— -- Facebook is making several changes to its trending topics feature following an investigation stemming from anonymous allegations of political bias, the social network's general counsel announced in a newsroom post on Monday.
Facebook launched an investigation earlier this month after tech website Gizmodo cited an anonymous source who said the social network's "news curators" were instructed to artificially "inject" selected stories into Facebook's "Trending Topics" list.
Desktop users can see trending topics in the upper right side of their Facebook newsfeed. On the app, trending topics are visible after a user taps the search bar.
Eliminating Reliance on News Outlets
Colin Stretch, Facebook's general counsel, outlined in a newsroom post several changes the social network plans to implement, including no longer relying on a select list of news outlets and websites as a way to automatically nominate topics for the trending feature.
As a result, a "Media 1K" list of feeds, which were used with an algorithm to surface potential trending topics, will be eliminated, along with the ability to add an "importance level" to a topic based on its prominence in a top-ten list of media sources, according to Stretch.
Training and Transparency
Facebook is also planning refresher training for all reviewers and pledged to add more information in its help center about how the Trending Topics feature is populated.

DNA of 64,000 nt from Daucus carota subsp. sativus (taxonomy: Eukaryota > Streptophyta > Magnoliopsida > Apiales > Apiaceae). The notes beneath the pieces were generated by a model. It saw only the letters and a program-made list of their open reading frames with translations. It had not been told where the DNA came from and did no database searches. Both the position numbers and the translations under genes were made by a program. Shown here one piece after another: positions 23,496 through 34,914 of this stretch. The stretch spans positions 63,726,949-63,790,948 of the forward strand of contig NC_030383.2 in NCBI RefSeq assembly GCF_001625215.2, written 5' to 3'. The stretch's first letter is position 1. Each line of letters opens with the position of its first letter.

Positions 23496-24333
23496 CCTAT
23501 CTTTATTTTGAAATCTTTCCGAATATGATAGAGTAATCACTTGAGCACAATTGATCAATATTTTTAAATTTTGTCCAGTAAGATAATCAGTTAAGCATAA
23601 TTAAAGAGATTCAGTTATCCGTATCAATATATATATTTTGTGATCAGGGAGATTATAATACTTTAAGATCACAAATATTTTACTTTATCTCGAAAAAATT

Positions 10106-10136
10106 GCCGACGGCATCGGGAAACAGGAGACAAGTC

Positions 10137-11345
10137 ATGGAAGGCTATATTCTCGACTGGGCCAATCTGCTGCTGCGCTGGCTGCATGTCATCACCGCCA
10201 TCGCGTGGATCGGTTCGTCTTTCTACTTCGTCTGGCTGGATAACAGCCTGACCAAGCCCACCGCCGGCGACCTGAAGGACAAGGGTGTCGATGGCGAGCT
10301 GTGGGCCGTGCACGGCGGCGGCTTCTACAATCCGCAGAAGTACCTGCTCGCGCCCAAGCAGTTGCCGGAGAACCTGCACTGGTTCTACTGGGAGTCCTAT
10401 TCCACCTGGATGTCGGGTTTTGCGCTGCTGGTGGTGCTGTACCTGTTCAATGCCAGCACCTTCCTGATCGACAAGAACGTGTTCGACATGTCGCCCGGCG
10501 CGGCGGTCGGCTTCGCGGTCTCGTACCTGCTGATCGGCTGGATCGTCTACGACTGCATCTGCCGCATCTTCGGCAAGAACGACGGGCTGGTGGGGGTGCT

"These improvements and safeguards are designed not only to ensure that Facebook remains a platform that is open and welcoming to all groups and individuals, but also to restore any loss of trust in the Trending Topics feature," Stretch said.
Facebook's Findings From the Investigation
Despite the changes to Trending Topics, Facebook's investigation found there was "no evidence of systematic political bias in the selection or prominence of stories included in the Trending Topics feature," Stretch said. Facebook's investigation was also unable to substantiate specific allegations of "politically-motivated suppression of particular subjects or sources," he added.
However, the investigation was not able to discount the possibility of an individual straying from the policies or the potential for "unintentional bias in the implementation of our guidelines or policies," Stretch noted.
Along with the investigation, CEO Mark Zuckerberg welcomed leading conservatives to Facebook's campus last week for a discussion about ensuring the social network remains an open platform to all ideas.
"Our community's success depends on everyone feeling comfortable sharing anything they want," Zuckerberg wrote in a Facebook post last week. "It doesn't make sense for our mission or our business to suppress political content or prevent anyone from seeing what matters most to them."